As co-editors of Transgender Children and Young People: Born in Your Own Body, we were surprised by Rachel Pain’s review (Books, 15 March). It contains a significant inaccuracy as well as misleading statements.
Pain positions the chapters as belonging to feminist studies and as representative of a conflict between two “types” of feminist commentator – the virtuous, sophisticated feminist who stands up for the marginalised and the oppressed, and the unreconstructed trans-exclusionary radical feminist, or TERF, a category to which we are relegated. To the uninitiated, TERF has become the epithet of choice to dismiss any female person who dares to critique the theory and practice of transgendering children.
In locating the book in feminist ideas and politics, Pain deflects from the substantive content of the book. Its focus is not feminism but rather transgender studies. Pain dismisses our authority to comment on transgenderism because we are “white and middle class”. If the voices of white, middle-class academics are illegitimate, this also excludes Pain. She charges us with: not realising that trans children experience binary gender norms as tyrannical; not addressing queer theory; and not understanding that young people’s identities actively queer normative gender categories. She advances queer theory as beyond critique, cordons off transgender identity as immune from cultural context and, by implication, elevates the unassailability of her own alleged intellectual authority.
Pain’s charges are not true. Chapters 9 and 11 explore in depth the queer perspectives of young people. In chapter 5, co-editor Heather Brunskell-Evans, a sociologist of sex and gender, addresses the historical, epistemological and political underpinnings of queer theory.
In chapter 12, co-editor Michele Moore, psychologist and professor of inclusive education by background, compares the social model with the medical one, while Stephanie Davies-Arai, in chapter 2 and elsewhere, suggests alternative resources for schools that are more gender-freeing and do not lead to medicalisation.
In conclusion, the contributors do not ignore queer perspectives: we put queer orthodoxy under an analytical spotlight. Our purpose is ethical. None of us ignores the deeply felt experiences of trans-identifying children. We disagree that queer theory is a liberatory prism through which to view children and gender; we provide alternative frameworks for practice.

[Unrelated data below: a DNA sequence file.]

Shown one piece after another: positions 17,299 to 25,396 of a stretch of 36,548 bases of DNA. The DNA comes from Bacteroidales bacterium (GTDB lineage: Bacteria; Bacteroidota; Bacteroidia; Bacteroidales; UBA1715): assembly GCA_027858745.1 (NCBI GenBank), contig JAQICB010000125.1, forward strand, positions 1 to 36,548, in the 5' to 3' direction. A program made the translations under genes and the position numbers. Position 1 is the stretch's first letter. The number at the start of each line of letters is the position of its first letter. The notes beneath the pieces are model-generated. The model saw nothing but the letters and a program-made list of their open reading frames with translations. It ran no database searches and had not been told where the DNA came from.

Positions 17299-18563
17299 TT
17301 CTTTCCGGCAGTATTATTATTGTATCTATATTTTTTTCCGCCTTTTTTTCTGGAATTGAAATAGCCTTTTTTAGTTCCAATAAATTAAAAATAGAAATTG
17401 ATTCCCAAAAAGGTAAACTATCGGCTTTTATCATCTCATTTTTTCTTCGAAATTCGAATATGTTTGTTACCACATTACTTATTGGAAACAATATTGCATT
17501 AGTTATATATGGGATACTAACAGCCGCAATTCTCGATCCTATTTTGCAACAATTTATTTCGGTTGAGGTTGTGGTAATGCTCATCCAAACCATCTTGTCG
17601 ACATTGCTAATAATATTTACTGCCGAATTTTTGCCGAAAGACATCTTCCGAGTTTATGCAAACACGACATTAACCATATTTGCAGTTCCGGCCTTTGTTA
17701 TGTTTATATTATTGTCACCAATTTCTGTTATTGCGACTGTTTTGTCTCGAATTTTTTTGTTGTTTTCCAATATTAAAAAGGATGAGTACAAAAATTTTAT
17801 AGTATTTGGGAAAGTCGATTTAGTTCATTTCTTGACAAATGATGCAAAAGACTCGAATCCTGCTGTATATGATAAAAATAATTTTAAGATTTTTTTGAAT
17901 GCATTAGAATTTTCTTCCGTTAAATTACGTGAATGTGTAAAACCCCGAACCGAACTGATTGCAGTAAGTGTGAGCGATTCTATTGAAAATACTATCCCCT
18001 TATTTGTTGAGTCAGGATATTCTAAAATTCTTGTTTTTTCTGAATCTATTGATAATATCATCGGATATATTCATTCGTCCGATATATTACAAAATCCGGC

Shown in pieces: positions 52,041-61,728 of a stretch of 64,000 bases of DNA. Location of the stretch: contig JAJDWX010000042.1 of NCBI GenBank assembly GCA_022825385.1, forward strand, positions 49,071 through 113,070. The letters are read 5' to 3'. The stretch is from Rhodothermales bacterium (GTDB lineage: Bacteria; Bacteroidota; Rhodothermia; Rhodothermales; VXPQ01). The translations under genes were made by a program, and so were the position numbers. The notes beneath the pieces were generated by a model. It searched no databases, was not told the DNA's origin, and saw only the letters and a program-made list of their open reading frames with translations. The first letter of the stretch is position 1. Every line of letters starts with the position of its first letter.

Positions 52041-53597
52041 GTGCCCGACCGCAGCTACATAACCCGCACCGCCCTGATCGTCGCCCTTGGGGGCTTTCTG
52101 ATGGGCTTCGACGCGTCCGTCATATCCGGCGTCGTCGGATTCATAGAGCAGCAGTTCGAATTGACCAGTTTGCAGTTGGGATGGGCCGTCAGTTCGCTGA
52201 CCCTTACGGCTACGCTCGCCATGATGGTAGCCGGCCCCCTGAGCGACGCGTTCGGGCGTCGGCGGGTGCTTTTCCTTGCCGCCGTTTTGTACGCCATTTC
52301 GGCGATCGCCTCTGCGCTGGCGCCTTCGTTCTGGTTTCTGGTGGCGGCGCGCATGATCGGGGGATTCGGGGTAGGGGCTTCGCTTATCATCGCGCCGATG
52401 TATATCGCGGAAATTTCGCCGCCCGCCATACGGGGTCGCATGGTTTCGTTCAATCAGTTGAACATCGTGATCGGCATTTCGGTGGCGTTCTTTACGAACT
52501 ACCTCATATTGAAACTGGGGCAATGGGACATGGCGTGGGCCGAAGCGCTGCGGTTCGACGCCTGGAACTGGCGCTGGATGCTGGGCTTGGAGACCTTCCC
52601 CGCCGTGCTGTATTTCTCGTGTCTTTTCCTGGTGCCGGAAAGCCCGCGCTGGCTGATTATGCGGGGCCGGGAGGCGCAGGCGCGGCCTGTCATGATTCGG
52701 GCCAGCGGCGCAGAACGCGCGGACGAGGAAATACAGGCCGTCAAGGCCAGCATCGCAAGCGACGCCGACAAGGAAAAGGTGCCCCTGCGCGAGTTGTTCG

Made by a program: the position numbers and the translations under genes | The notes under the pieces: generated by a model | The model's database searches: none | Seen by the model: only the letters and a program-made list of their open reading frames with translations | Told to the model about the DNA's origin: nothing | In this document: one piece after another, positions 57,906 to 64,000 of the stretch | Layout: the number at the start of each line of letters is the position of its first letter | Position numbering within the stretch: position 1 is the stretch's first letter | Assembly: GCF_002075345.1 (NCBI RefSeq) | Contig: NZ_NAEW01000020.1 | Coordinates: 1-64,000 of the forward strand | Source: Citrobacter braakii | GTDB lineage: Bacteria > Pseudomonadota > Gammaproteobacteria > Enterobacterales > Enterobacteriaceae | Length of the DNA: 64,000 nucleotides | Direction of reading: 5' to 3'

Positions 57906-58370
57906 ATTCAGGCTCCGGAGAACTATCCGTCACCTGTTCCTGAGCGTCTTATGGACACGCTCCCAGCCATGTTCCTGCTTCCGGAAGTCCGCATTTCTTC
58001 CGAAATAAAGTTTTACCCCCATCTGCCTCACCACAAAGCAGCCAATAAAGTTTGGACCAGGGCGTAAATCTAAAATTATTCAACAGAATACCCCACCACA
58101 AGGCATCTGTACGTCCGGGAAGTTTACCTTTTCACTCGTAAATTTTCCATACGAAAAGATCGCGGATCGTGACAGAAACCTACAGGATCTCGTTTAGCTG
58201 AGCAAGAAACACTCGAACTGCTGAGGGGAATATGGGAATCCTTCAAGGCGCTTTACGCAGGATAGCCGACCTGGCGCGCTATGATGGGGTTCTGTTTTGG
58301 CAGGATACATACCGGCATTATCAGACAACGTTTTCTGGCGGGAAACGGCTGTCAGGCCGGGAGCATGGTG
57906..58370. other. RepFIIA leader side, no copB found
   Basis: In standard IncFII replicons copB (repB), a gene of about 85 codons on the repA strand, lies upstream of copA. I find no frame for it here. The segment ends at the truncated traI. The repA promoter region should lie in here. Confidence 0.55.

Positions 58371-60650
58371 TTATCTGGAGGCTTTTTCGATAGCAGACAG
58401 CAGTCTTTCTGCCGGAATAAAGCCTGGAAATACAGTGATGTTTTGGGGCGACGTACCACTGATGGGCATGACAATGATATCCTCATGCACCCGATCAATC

Pain’s approach exemplifies the trend in academia to proffer ad hominem comments rather than reasoned argumentation whenever contrary views about transgendering children are expressed. By shining a light on the way that slurs such as “TERF” are used to shut down scrutiny of queer perspectives, the book is exceeding the scope of its original aim.
Co-editors of Transgender Children and Young People
In discussing the “book review” of Transgender Children and Young People, I am obliged to put the two words in quotes because Rachel Pain’s article is a string of personal attacks. Pain recycles the obscure language of transgender ideology while homing in on the authors, whom she claims “identify as gender critical feminists” (not TERFs) without defining the terms, and skipping over any argument made. That Pain thinks that these contributors identify as anything is evidence that she has missed one of the central critiques about identity in the book.
As scholars, it is our duty to keep an open mind, yet Pain’s ad hominem attack offers zero academic insight. Claiming that the book is “feminism untouched by subaltern or queer perspectives”, Pain demands that readers put their trust in the opaque language of “queer theory” and a lifelong medicalisation of the body. Pain’s message is clear: there is no god but hers. That is not academic discourse, it is sophistry.